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John Schlenck: Kanyakumari; Three Vesper Hymns
John Schlenck, Timothy Mount, Vedantic Arts Ensemble
John Schlenck: Kanyakumari; Three Vesper Hymns
Genre: Classical
 
  •  Track Listings (2) - Disc #1

John Schlenck was born in Indianapolis. At age 21, he graduated from the Eastman School of Music with a major in composition and moved to New York City. There, he soon discovered his affinity with Indian thought and joined...  more »

     
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All Artists: John Schlenck, Timothy Mount, Vedantic Arts Ensemble, Arthur Hass, Chris Creaghan
Title: John Schlenck: Kanyakumari; Three Vesper Hymns
Members Wishing: 0
Total Copies: 0
Label: Albany Records
Release Date: 9/28/2004
Genre: Classical
Style: Opera & Classical Vocal
Number of Discs: 1
SwapaCD Credits: 1
UPC: 034061068228

Synopsis

Album Description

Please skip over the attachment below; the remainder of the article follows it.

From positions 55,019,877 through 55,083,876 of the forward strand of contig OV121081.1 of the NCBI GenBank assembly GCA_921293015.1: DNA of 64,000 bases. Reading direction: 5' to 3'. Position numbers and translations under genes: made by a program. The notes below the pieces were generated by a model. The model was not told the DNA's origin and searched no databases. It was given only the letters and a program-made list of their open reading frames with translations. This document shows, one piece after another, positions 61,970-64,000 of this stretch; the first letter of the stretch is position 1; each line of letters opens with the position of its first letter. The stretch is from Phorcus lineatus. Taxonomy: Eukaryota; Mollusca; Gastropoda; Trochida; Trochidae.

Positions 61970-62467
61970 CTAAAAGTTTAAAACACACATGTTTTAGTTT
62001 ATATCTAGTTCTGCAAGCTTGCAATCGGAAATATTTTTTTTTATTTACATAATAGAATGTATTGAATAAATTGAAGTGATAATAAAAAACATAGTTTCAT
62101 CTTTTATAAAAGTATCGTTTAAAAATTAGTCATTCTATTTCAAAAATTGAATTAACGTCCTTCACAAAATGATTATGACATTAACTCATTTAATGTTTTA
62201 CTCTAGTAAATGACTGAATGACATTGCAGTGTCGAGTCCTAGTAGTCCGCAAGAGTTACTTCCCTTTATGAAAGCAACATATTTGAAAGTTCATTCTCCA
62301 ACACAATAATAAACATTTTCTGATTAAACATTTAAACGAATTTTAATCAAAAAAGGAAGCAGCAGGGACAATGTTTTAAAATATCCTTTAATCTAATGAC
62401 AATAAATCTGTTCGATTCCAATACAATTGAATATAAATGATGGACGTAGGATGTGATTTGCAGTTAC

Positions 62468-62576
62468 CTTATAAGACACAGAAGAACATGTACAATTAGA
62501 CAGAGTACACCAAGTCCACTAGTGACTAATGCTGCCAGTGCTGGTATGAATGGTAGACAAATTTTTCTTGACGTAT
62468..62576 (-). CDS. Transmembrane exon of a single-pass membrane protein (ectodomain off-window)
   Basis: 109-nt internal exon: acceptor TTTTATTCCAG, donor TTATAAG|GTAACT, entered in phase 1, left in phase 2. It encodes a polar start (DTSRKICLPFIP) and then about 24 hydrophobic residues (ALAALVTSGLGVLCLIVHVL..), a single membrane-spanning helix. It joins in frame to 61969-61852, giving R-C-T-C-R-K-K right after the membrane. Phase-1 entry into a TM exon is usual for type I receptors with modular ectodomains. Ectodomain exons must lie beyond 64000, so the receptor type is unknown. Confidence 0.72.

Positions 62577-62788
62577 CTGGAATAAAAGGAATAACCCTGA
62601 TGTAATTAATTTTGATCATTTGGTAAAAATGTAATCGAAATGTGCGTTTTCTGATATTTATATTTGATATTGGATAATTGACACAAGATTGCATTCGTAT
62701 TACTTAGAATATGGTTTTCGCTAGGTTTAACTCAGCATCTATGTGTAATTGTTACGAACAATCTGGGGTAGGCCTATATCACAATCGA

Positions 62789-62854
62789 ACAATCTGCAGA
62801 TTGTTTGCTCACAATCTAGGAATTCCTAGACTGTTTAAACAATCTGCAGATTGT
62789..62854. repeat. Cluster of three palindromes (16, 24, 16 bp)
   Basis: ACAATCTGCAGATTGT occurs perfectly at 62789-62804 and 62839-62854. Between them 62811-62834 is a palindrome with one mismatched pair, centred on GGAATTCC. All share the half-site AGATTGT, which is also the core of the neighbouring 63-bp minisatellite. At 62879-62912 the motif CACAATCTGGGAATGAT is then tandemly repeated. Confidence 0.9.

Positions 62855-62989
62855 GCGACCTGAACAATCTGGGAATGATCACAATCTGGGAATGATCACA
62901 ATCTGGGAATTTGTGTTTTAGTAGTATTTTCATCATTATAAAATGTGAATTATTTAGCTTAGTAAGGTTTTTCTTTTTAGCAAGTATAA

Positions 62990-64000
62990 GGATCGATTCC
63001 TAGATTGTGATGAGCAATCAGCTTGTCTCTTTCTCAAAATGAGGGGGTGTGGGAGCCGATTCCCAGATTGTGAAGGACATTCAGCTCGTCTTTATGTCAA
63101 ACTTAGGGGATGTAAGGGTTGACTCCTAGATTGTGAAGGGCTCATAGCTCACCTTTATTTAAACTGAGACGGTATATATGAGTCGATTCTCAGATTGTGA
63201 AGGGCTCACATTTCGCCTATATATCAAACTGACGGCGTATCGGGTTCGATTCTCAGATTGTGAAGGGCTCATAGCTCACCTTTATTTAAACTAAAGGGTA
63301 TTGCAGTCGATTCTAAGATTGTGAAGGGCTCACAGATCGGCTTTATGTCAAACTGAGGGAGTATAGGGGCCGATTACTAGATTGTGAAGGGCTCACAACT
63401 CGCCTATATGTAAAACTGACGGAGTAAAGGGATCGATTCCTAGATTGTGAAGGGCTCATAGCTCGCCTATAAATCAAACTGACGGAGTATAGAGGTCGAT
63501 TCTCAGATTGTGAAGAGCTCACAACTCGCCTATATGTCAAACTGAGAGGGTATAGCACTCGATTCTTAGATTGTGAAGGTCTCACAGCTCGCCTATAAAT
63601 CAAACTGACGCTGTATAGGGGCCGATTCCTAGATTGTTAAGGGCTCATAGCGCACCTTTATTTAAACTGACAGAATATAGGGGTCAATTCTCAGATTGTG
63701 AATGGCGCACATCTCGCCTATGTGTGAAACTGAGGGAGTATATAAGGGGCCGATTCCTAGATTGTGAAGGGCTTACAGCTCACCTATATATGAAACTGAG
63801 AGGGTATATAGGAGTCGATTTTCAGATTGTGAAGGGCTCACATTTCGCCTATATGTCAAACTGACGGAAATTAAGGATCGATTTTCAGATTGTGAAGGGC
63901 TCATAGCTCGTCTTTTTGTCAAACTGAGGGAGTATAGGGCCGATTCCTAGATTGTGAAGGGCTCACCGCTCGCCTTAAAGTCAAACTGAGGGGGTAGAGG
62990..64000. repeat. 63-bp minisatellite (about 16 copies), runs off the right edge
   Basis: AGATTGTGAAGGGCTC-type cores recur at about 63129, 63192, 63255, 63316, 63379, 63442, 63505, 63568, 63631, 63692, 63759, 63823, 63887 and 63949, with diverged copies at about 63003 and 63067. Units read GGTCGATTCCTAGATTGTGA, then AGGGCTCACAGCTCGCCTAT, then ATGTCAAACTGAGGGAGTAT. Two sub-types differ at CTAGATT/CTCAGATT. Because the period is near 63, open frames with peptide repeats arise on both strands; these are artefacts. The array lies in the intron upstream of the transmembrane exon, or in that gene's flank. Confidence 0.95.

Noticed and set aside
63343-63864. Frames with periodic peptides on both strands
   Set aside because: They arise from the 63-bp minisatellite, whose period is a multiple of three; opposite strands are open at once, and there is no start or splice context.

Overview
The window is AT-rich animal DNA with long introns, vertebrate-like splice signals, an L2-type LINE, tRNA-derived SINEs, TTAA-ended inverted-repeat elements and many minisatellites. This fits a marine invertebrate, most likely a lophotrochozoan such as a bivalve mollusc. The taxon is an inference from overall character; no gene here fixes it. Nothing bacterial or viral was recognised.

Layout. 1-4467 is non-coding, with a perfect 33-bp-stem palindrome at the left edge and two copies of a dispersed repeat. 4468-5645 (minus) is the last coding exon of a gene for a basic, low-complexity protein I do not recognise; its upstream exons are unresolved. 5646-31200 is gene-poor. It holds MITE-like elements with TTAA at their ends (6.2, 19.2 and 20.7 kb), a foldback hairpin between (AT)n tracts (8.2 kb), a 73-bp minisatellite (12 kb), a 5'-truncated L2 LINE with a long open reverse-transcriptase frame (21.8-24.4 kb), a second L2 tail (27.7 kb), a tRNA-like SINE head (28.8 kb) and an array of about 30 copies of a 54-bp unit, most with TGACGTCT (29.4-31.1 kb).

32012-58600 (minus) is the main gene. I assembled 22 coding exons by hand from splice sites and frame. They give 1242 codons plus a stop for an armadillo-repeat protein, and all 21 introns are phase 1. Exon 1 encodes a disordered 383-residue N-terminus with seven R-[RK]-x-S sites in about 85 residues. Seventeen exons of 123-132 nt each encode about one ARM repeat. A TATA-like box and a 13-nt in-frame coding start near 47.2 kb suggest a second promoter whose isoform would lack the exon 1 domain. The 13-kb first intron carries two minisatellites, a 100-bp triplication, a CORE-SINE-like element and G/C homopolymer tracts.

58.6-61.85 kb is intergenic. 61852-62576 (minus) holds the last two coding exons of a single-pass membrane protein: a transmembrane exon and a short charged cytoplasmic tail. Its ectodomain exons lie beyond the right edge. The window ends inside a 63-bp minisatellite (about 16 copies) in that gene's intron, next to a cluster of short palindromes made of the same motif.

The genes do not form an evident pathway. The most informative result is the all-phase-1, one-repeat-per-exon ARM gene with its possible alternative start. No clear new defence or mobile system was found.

John Schlenck was born in Indianapolis. At age 21, he graduated from the Eastman School of Music with a major in composition and moved to New York City. There, he soon discovered his affinity with Indian thought and joined the Vedanta Society of New York. Serving as its music director since 1961, Schlenck has composed many songs and a number of larger works with Vedantic and other spiritual texts. His instrumental works include three symphonies, a piano concerto, and numerous chamber and solo compositions. After traveling the length and breadth of India for three years as a mendicant friar, Swami Vivekananda arrived at Kanyakumari, the southernmost tip of the country, in late December, 1892. This place of pilgrimage contains a temple to Goddess Kanyakumari, an aspect of the Universal Mother. About a quarter mile from shore, twin rocks jut out from the sea. After worshipping at Mother's temple, Vivekananda swam through the turbulent, shark-infested waters to the farther of the two rocks. He remained there for three days and nights on the solitary rock, meditating intensely on the condition of India - her present degradation, the misery of her people, her past glory and future potentialities. The composer writes: "in the winter of 1981-82, I spent three months in India, visiting many of the places where Vivekananda had stayed, meditated and taught. A high point was my visit to Kanyakumari. I was profoundly moved by the drama and pathos of Vivekananda's tour through India, by his compassion for the suffering people and by the nobility of his vision." It was from the recollections of this trip that the music on this CD was composed.

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